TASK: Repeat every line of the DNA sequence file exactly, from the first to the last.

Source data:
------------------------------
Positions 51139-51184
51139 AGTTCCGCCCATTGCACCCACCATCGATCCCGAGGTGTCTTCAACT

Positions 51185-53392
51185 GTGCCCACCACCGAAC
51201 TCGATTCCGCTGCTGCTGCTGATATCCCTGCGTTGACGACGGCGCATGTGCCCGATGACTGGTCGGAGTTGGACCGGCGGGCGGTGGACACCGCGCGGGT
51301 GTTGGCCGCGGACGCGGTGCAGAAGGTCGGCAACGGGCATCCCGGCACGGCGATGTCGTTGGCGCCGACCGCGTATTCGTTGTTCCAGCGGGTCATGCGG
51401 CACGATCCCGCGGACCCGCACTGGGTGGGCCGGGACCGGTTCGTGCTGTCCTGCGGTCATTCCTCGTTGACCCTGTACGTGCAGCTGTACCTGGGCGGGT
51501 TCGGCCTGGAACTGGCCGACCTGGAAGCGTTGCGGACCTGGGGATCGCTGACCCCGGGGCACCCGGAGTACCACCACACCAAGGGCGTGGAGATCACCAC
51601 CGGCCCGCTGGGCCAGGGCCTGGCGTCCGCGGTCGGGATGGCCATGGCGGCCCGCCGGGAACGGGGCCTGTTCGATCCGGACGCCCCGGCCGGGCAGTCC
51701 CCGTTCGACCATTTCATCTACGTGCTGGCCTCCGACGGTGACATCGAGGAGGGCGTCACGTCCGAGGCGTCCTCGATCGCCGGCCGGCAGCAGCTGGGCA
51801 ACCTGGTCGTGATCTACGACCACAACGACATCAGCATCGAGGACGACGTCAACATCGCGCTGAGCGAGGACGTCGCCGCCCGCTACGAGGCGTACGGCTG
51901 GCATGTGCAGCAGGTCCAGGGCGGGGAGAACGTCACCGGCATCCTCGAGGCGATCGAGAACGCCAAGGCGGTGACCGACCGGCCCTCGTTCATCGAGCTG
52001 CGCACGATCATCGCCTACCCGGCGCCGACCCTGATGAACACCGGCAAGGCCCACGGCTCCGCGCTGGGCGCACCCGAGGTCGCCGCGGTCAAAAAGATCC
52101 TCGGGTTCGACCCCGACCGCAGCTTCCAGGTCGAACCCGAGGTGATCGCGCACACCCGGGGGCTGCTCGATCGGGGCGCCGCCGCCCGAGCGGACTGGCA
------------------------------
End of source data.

Positions 51139-51184
51139 AGTTCCGCCCATTGCACCCACCATCGATCCCGAGGTGTCTTCAACT

Positions 51185-53392
51185 GTGCCCACCACCGAAC
51201 TCGATTCCGCTGCTGCTGCTGATATCCCTGCGTTGACGACGGCGCATGTGCCCGATGACTGGTCGGAGTTGGACCGGCGGGCGGTGGACACCGCGCGGGT
51301 GTTGGCCGCGGACGCGGTGCAGAAGGTCGGCAACGGGCATCCCGGCACGGCGATGTCGTTGGCGCCGACCGCGTATTCGTTGTTCCAGCGGGTCATGCGG
51401 CACGATCCCGCGGACCCGCACTGGGTGGGCCGGGACCGGTTCGTGCTGTCCTGCGGTCATTCCTCGTTGACCCTGTACGTGCAGCTGTACCTGGGCGGGT
51501 TCGGCCTGGAACTGGCCGACCTGGAAGCGTTGCGGACCTGGGGATCGCTGACCCCGGGGCACCCGGAGTACCACCACACCAAGGGCGTGGAGATCACCAC
51601 CGGCCCGCTGGGCCAGGGCCTGGCGTCCGCGGTCGGGATGGCCATGGCGGCCCGCCGGGAACGGGGCCTGTTCGATCCGGACGCCCCGGCCGGGCAGTCC
51701 CCGTTCGACCATTTCATCTACGTGCTGGCCTCCGACGGTGACATCGAGGAGGGCGTCACGTCCGAGGCGTCCTCGATCGCCGGCCGGCAGCAGCTGGGCA
51801 ACCTGGTCGTGATCTACGACCACAACGACATCAGCATCGAGGACGACGTCAACATCGCGCTGAGCGAGGACGTCGCCGCCCGCTACGAGGCGTACGGCTG
51901 GCATGTGCAGCAGGTCCAGGGCGGGGAGAACGTCACCGGCATCCTCGAGGCGATCGAGAACGCCAAGGCGGTGACCGACCGGCCCTCGTTCATCGAGCTG
52001 CGCACGATCATCGCCTACCCGGCGCCGACCCTGATGAACACCGGCAAGGCCCACGGCTCCGCGCTGGGCGCACCCGAGGTCGCCGCGGTCAAAAAGATCC
52101 TCGGGTTCGACCCCGACCGCAGCTTCCAGGTCGAACCCGAGGTGATCGCGCACACCCGGGGGCTGCTCGATCGGGGCGCCGCCGCCCGAGCGGACTGGCA